Let us step back for a moment: On the L.A. quartet's eponymous 2000 debut, Armstrong screamed punk passion in vengeful slogans and roughshod images. On Death House, in between the jackhammer rave-ups, she channeled her passion into forthright politics and poetry. "I Am a Revenant" employed a risky metaphor for rape survival -- namely, horror-film reanimation -- and actually managed power and poignancy. And "The Young, Crazed Peeling" might just be the best (OK, maybe the only) punk memoir song ever recorded, sweeping from the streets of Armstrong's native Melbourne to her marriage to a California boy. The band, including bassist Ryan Sinn, played with pounding conviction -- mammoth chugga-chugga-slaaasssh, three-chord generics -- that was rockin', if not exactly imaginative. Punk purism was rarely as sincere or moving as the music of the Distillers.
Coral Fang both grows and sheds branches, but it certainly won't offend any but the most sanctimonious of the punk cognoscenti. It's a consistent, unassuming, darkly textured album that doesn't get any closer to CCR than, say, Joan Jett ever got, and dips only a toe into psychedelia amid the chugging riffery. There are underlying bluesy inflections here and there that will add fuel to the rantings of creeps who consider Armstrong's musical MO to be wholly nicked from her boyfriends, but it's more X than Queens of the Stone Age.
Perhaps the most marked difference between Death House and Coral Fang, though, is the lyrics.
"With this record, it's more descriptive and more metaphoric, not as testimonial," Granelli said of Armstrong's songwriting. "I think that's something that she wanted to do on purpose, just to kind of add to it being more like a soundscape kind of thing." Savvy enough to know he'd uttered a word whose synonym is "pretentious" in the rock-critic lexicon, Granelli backpedaled: "When I say soundscape, I don't mean it in a lame way. What I mean is adding to the melody and using cool words, making it interesting, but not necessarily making it make sense."
Here is where Coral Fang meddles with -- rather than builds on -- the Distillers' established style. The ace for Armstrong the lyricist is directness, whether it's the proudly personal-political biography that can be pieced together from Sing Sing or Coral Fang's overt love and sex songs, which dominate the second half of the album. In "Love Is Paranoid," its ninth track, when she observes, "I've taken everything, now I want to give it/ I left the lights on so you'd stumble in devotion," it's hard not to believe in her openness. But in "The Gallows Is God," no matter how much conviction her voice packs into lines such as "Oh, how my death march brings a tear/ Oh how the noose it swings when you die," the words are as hard to swallow as the arena-schlock gibberish of, say, the Used or Vendetta Red.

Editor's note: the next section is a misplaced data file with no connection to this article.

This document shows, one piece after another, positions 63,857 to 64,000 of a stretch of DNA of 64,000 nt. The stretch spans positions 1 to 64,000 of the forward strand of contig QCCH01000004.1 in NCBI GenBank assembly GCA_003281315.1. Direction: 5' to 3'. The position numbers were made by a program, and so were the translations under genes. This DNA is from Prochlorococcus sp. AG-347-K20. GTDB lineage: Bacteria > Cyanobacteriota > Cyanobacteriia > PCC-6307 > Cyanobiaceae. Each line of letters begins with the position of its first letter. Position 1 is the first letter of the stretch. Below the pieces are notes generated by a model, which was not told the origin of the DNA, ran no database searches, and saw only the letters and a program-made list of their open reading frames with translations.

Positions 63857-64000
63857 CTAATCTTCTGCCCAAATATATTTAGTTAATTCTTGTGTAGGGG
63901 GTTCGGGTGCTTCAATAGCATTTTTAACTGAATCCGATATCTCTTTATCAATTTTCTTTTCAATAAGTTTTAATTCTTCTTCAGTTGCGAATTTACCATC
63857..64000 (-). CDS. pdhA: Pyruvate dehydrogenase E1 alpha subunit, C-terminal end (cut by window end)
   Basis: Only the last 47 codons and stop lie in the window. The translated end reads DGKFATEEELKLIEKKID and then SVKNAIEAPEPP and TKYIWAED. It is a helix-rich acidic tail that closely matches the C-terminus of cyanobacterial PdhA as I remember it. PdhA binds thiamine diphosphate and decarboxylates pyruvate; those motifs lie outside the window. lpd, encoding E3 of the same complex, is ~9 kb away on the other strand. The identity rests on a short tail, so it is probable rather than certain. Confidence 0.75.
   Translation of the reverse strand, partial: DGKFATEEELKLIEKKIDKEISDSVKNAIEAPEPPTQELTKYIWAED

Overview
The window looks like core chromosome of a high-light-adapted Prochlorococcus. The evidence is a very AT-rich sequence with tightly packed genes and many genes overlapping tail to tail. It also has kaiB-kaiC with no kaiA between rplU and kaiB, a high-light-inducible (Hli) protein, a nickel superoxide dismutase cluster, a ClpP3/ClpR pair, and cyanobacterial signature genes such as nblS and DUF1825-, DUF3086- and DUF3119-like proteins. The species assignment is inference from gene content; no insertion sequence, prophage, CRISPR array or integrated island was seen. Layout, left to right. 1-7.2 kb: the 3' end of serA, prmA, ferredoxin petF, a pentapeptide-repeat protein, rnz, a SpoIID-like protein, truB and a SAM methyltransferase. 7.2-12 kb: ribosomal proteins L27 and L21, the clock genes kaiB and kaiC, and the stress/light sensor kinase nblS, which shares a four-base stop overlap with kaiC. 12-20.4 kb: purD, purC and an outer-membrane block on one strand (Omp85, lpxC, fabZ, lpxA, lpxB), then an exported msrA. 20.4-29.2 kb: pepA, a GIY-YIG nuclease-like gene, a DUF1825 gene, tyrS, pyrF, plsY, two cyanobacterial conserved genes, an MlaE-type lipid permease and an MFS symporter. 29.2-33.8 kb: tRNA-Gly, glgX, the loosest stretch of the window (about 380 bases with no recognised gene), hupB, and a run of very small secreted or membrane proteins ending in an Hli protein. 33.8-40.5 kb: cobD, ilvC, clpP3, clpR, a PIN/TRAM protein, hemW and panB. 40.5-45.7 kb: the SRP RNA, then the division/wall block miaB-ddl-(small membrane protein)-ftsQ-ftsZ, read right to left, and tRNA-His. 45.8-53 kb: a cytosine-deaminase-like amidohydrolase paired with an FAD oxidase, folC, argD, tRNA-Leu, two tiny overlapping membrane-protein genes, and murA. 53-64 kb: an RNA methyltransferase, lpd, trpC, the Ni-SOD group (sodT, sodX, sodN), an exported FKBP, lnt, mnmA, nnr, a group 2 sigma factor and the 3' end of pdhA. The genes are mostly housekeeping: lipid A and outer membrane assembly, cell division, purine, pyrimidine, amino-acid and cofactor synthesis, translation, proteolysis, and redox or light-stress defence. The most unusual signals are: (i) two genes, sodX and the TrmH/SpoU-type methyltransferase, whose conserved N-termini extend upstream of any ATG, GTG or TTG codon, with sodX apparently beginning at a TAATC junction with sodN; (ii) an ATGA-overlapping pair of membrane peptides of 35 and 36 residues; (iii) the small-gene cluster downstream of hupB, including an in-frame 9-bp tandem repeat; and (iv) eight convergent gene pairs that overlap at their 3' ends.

The hype and media scrutiny that have accompanied the Distillers' leap onto a major label would have made better subject matter than the vaguely philosophical imagery that occupies nearly half of Coral Fang. Maybe next time around. As it is, if Granelli's oddly Zen-like analogy for all the hoo-ha represents the band's attitude, the Distillers seem almost disturbingly removed from such self-examination.
"If you're a cabinetmaker," Granelli explained, somehow without affecting a stereotypical kung-fu master accent, "and all of a sudden, the biggest cabinetmaker in the world, with, like, the best reputation, is like, 'We want you to come work for us,' and you become known as this rippin' cabinetmaker, other cabinetmakers don't call you a sellout. They just say, 'He's doing a good job at his trade.' That's, like, the way we feel too."